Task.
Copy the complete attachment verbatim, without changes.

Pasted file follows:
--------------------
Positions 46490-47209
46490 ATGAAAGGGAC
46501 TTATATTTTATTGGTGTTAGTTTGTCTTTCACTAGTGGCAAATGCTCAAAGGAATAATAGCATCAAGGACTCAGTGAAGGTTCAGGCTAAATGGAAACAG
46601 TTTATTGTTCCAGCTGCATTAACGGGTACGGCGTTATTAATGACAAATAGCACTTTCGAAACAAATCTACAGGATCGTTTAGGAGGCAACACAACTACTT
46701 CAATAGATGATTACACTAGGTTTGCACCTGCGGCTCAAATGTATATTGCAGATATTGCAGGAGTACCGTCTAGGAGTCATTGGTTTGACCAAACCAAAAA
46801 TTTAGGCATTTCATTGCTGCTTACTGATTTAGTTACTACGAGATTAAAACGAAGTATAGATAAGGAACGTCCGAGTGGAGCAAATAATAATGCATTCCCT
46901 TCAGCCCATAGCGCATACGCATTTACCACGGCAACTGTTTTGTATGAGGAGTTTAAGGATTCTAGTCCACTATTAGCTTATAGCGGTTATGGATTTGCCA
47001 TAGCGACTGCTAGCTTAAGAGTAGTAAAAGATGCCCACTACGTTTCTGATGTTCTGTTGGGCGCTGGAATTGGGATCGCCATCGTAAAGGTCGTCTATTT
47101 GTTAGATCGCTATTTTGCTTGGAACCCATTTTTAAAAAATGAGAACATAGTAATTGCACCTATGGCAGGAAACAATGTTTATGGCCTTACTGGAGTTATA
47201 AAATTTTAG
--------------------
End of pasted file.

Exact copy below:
Positions 46490-47209
46490 ATGAAAGGGAC
46501 TTATATTTTATTGGTGTTAGTTTGTCTTTCACTAGTGGCAAATGCTCAAAGGAATAATAGCATCAAGGACTCAGTGAAGGTTCAGGCTAAATGGAAACAG
46601 TTTATTGTTCCAGCTGCATTAACGGGTACGGCGTTATTAATGACAAATAGCACTTTCGAAACAAATCTACAGGATCGTTTAGGAGGCAACACAACTACTT
46701 CAATAGATGATTACACTAGGTTTGCACCTGCGGCTCAAATGTATATTGCAGATATTGCAGGAGTACCGTCTAGGAGTCATTGGTTTGACCAAACCAAAAA
46801 TTTAGGCATTTCATTGCTGCTTACTGATTTAGTTACTACGAGATTAAAACGAAGTATAGATAAGGAACGTCCGAGTGGAGCAAATAATAATGCATTCCCT
46901 TCAGCCCATAGCGCATACGCATTTACCACGGCAACTGTTTTGTATGAGGAGTTTAAGGATTCTAGTCCACTATTAGCTTATAGCGGTTATGGATTTGCCA
47001 TAGCGACTGCTAGCTTAAGAGTAGTAAAAGATGCCCACTACGTTTCTGATGTTCTGTTGGGCGCTGGAATTGGGATCGCCATCGTAAAGGTCGTCTATTT
47101 GTTAGATCGCTATTTTGCTTGGAACCCATTTTTAAAAAATGAGAACATAGTAATTGCACCTATGGCAGGAAACAATGTTTATGGCCTTACTGGAGTTATA
47201 AAATTTTAG